I think the fact that VFF exist together with Christopher Mcdougall's book Born to Run are the best thing to happen to running in recent years.
1. For years if running hurt, the canned advise you'd get is either your body isn't built for you to be a runner or it was time to go back to the running store and spend $100 or more on the next pair of even more technologically advanced running shoes. No mention that your running form might just be at fault.
2. For years the type of running shoes were sold based mostly on arch height, ie if you had flat feet you were told to buy motion control shoes. Very little look at the mechanics of how you ran.
Vibrams have been the conduit for both of these to be questioned and introduced many people to ideas such as the prose method of running.
I'm not a full convert of vibrams (still put in most my miles in 'normal' running shoes), but I think vibrams, true barefoot or some other minimalist shoes are a great thing, at least as a training tool. After starting running in vibrams, I've adjusted how I run to shorter, quicker strides with a more mid-foot strike (vs heal strike). While with scientific community hasn't come up with proof that barefoot running can help with all the things many people claim they can, since I've started I'm faster, can run further, and haven't had a running related injury, so I give it two thumbs up.
I haven't seen any Vibrams in a tri yet but I saw a lot of them at the P.F. Chang's Rock 'n' Roll Marathon here in Phoenix at the beginning of the year. I'm not sure how cumbersome they would be getting on in transition during a tri but who knows. I'm all about minimalist running though. I had to work on my efficiency and foot strike so as not to injure myself and transitioned gradually from "standard" running shoes to racing flats. And I'll never go back
"If you set a goal for yourself and are able to achieve it, you have won your race." Dave Scott
I run fairly often in my vibrams. Here's my take:
To start with, my running style has me striking the ground with the balls of my feet. Therefore, I did not need to change my stride a whole lot when I began. I can imagine if you are a heel striker, it can and will be painful until you adjust (think gazelle). My usual workout in them consist of an hour long run on pretty variable terrain, 2-3 times per week. Like any new workout though, an hour took a few months to get used to. The first thing I noticed when I started running is that my whole lower kinetic chain felt much stronger( butt, thighs, calves especially, and even the muscles in my feet). My feet even started to get wider. Though I would note that I have very flat feet, so any added strength in my feet helped tremendously. When I would run in my normal running skeakers on weekends (hashing= a 45min to 2hr trailrunning race), it would feel about 50-100% easier. The added support (especially in the heel) of the sneaker literally made it easier to run after training in Vibrams. I would definitely recommend them for TRAINING a few times per week, NOT PERFORMANCE. Slowly work into a training regiment with them, both in speed/distance and time. Otherwise you'll end up out of commission if you push too hard, too soon. One time I only skipped 1 week and I couldn't believe how sore my legs were. I was down for another 3 days before I could even run.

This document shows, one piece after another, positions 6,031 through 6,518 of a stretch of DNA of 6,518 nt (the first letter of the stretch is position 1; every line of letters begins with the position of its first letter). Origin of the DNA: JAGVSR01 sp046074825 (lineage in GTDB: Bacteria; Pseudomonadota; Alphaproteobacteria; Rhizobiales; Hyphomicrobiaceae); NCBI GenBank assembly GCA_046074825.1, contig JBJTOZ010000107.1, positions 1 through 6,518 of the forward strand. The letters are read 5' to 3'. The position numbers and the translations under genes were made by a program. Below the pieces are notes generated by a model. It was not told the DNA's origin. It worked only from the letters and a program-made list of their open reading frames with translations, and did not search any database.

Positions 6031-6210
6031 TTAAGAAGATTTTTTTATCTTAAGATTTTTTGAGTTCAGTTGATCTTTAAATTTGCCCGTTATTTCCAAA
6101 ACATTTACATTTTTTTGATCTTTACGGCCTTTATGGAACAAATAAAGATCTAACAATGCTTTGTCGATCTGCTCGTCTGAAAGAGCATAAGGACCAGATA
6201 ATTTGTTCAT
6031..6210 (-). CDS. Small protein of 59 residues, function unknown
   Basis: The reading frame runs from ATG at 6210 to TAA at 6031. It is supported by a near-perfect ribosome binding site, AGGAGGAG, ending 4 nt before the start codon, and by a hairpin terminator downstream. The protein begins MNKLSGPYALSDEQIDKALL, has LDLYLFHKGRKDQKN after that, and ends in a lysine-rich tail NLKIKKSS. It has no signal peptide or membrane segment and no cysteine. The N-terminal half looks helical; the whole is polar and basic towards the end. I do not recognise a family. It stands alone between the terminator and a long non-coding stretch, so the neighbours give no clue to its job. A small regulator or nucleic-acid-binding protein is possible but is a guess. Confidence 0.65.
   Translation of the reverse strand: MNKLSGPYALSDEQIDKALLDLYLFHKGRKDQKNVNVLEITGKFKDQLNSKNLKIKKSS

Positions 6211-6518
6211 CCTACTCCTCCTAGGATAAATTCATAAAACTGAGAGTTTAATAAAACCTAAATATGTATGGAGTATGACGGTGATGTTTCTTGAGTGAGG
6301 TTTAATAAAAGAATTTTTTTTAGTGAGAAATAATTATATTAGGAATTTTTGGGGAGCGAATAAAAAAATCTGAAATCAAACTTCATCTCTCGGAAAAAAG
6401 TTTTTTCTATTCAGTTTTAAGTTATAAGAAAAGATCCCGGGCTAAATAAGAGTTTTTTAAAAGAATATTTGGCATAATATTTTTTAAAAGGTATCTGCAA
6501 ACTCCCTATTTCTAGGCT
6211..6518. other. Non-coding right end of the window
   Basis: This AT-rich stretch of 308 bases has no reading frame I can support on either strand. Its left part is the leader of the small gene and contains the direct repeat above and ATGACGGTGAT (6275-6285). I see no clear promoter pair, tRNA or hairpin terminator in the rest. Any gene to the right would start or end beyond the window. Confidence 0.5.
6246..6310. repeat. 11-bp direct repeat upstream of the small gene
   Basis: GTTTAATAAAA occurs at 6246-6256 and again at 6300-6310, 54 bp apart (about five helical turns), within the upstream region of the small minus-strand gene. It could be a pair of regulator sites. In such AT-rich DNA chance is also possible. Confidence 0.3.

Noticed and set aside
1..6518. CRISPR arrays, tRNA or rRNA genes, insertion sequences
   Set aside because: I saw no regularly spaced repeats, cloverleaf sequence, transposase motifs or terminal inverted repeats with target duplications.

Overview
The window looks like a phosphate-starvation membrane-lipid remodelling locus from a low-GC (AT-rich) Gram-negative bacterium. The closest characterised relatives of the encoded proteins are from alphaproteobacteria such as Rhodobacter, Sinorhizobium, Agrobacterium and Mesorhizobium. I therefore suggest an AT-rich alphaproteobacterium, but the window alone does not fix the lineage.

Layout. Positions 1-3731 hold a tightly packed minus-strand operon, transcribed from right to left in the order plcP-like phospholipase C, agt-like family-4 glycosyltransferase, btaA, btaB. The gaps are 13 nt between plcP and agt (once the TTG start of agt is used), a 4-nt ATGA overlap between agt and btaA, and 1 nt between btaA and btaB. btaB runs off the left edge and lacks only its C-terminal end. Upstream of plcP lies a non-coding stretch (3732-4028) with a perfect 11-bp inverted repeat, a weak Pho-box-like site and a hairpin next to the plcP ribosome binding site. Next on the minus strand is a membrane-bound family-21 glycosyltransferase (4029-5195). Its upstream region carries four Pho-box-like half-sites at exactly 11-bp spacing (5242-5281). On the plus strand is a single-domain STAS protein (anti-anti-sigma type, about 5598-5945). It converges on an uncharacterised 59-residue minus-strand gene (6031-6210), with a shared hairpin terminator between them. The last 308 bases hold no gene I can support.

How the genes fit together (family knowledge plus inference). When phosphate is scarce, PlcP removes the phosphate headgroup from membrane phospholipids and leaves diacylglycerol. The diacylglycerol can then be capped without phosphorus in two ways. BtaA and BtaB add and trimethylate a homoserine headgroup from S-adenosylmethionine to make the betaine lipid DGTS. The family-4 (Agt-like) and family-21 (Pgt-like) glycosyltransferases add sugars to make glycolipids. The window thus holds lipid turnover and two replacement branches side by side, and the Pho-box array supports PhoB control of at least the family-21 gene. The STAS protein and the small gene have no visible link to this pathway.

Ultimately, they are a great training tool for cardiovascular exercise. People will think you're wierd, but then if you've already bought them you may be heading down that road anyway (pun intended). I also suggest road, grassy (felt the best), or sandy surfaces. Rocky surfaces (i.e. service roads) are a big no-no.
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